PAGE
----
Are you looking for authentic Belgian heritage cakes? Lies Deneys, owner of the Pajot Flemish Bakery, creates delicious pastries with love from her home country. She chats to Cliffordene Norton about bringing a taste of Belgium to Cape Town.
What inspired you to open a Belgian bakery in Cape Town?
Nineteen years ago, I arrived in the Winelands. Although I was happy to explore another country, I missed home and its food. Out of this longing for home, I started to bake the tarts I had grown up with. I have always had a passion for baking and food, so it came as second nature. I have baked in Paarl, Wellington and now Cape Town. Let’s say I have a travelling bakery. Wherever I go, the bakery goes.
Tell us more about your hometown in Pajottenland.
The Pajottenland is a region in Belgium that lies between Brussels and the rivers Dender and Zenne. It is an area of green fields and small villages. I come from the little villages Onze-Lieve-Vrouw-Lombeek/Borchtlombeek, which form part of the municipality of Roosdaal. It is quite unique, as my village is only 15 kilometres away from Brussels, and yet it is as rural as can be, and very green.
What is your favourite memory of Pajottenland?
One of my favourite summer memories is the freedom we had as children to cycle in the fields, stop at the Molen van Lombeek, sit in the shade of a tree and pick berries from farms along the way. Just plain happiness derived from being free and safe.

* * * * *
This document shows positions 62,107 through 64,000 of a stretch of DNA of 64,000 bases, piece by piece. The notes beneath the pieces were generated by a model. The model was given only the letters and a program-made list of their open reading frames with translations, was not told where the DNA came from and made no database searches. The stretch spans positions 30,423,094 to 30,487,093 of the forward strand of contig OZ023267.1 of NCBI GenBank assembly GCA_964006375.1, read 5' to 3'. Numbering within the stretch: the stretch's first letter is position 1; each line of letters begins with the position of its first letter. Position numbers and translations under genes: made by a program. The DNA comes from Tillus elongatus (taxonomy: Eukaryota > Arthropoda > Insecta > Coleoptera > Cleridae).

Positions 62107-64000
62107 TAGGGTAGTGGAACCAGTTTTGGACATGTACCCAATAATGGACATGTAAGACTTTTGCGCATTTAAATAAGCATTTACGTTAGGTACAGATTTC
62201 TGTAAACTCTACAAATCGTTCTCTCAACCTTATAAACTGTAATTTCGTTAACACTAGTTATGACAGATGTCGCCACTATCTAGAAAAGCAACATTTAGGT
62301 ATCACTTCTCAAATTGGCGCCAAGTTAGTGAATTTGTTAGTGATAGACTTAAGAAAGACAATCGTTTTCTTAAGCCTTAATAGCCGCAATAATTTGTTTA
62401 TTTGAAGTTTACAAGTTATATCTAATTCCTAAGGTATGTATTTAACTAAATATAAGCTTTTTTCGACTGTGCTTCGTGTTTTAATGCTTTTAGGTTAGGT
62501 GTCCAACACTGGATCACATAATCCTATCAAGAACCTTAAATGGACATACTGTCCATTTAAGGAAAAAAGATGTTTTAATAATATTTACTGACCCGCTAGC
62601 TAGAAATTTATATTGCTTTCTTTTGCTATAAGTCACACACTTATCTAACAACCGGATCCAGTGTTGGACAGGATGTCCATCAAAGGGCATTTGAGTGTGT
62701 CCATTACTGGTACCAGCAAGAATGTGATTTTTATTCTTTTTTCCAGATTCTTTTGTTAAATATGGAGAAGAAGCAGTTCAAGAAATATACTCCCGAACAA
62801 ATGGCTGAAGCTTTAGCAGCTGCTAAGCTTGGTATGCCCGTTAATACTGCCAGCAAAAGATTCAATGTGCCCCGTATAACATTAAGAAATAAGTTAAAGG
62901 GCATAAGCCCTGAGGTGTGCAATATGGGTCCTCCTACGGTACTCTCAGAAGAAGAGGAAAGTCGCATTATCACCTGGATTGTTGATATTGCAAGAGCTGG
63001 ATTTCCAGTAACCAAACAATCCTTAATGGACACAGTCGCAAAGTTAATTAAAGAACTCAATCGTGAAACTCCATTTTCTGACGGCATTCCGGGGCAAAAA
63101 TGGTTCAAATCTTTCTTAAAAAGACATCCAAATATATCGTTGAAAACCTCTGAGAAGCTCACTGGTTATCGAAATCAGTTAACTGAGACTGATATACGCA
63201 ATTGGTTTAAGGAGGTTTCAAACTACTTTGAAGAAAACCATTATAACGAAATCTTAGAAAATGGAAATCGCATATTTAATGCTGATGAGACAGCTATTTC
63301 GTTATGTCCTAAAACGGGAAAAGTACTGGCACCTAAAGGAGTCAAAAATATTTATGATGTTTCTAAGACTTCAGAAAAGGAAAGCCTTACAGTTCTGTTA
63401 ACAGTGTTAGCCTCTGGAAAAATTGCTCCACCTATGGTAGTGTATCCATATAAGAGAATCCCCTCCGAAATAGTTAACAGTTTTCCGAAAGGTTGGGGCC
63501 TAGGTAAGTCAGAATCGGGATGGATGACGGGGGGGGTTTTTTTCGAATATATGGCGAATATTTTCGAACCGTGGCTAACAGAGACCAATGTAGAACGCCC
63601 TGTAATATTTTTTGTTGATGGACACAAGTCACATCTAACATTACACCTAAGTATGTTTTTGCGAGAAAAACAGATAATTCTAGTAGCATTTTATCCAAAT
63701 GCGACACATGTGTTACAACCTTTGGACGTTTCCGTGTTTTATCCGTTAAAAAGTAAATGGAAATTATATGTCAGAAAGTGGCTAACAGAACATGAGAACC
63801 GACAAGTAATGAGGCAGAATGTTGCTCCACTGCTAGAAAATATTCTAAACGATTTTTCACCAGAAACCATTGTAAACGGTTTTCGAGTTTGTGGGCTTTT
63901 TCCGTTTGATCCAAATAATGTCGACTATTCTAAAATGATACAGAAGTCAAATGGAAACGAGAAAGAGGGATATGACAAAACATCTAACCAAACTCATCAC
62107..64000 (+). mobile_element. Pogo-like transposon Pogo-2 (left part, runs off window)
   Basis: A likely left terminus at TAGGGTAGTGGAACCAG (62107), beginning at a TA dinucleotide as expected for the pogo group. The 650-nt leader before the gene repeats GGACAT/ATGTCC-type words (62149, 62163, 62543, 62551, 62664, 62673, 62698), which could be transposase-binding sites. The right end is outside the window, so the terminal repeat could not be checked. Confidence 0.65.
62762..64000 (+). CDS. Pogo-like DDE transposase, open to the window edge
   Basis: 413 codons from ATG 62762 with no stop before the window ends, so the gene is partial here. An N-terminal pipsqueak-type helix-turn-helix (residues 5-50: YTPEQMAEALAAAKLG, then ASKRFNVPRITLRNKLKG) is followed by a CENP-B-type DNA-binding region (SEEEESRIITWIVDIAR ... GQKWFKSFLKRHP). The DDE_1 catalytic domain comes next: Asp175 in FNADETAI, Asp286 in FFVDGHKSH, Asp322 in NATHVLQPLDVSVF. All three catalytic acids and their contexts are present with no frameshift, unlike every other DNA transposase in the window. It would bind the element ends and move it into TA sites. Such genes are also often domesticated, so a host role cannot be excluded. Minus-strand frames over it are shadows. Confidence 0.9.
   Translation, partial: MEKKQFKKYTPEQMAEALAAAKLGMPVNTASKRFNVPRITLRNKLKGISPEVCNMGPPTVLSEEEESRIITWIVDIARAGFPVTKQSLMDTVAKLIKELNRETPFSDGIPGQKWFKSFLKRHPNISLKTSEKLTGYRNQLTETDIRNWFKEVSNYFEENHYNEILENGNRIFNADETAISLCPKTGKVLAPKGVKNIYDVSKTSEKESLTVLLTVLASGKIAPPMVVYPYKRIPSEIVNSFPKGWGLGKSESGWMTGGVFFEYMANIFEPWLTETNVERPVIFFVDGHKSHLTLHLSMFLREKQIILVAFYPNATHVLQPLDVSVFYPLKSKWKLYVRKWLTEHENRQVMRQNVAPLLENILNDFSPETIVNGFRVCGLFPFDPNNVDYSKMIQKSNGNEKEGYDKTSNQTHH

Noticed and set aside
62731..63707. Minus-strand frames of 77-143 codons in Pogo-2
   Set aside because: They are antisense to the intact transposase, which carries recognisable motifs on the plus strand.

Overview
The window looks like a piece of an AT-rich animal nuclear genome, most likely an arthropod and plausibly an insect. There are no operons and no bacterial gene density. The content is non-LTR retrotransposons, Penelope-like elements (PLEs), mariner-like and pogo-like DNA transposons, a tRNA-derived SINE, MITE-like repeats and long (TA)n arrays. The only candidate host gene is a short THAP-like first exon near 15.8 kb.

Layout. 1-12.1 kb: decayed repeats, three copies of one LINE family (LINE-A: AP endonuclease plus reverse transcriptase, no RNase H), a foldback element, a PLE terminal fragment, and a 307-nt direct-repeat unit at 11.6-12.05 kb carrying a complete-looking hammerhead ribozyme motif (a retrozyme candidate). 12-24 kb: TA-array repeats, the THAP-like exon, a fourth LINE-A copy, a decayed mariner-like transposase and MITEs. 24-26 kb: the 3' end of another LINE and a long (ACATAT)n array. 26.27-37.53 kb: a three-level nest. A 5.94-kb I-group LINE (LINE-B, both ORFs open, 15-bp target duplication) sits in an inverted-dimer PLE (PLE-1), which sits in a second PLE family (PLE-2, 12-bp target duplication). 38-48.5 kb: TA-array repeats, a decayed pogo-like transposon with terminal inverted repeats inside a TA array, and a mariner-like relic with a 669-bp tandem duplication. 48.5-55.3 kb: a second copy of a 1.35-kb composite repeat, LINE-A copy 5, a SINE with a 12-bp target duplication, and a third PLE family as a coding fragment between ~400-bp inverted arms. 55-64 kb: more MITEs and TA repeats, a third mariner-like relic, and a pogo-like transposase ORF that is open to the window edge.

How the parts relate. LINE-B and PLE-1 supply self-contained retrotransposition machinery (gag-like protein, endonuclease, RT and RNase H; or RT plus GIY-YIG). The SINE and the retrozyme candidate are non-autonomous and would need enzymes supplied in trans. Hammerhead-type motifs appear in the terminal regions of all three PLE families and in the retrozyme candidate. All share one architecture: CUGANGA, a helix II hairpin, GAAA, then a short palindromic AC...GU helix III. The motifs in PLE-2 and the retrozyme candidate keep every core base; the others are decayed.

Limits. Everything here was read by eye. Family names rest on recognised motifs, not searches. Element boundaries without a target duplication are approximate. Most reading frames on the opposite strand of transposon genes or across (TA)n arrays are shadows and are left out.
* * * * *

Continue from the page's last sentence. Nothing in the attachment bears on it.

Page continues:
Tell us more about the Belgian pastries and “heritage cakes” you make.
The tarts I make have always existed in Belgium. My great-grandparents already ate these tarts and cakes. Whenever you visit a Belgian bakery, you will find a version of my tarts. Because these tarts are so imbedded in our culture, I like to call them heritage cakes. And these tarts have no intention to disappear.
What is your favourite Belgian pastry, and why?
My favourite one must be the sour cherry tart, as it is the ultimate combination of sweet and sour fruit, with a touch of vanilla and a freshness all around.
You offer clients homemade pastries; where did you learn to bake? Are the recipes you use family recipes?
My recipes are indeed family recipes, although I have changed them slightly. I like to think I have improved the original recipes. I learned to bake myself. I have always been fascinated by chemistry and the reaction of ingredients. I was one of those children always making the strangest concoctions, and, together with my passion for food, this led me to baking.
On your website, you state: “Tarts and cakes shouldn’t just be about the sugar. They can also be about originality and tradition.” How do you decide which pastries to experiment with and when to stick to the traditional recipe?
Before settling for a recipe, I always experiment. Sometimes the original is better, and other times I am surprised by the tweaked recipe. My cakes are, in essence, not overly sweet. You can still taste the different ingredients. For me, this is very important: people need to know what they are eating. A cake can’t just be one-dimensional. It should be a feast for the senses.
Are there any ingredients that you specifically have to import from Belgium?
Luckily, I don’t need to import them anymore, as there are good European food importers. I use the vanilla sugar, tart glaze, custard powder, dessert rice and sour cherries from Europe.
Has your baking changed/evolved over the 20 years that you’ve lived in South Africa?
Practice makes perfect, they say. So, I can only hope this is true. In the past, I also made breads and all different kinds of tarts. But now, I have specialised in just a couple of tarts. And I like it that way.
- All photos are provided.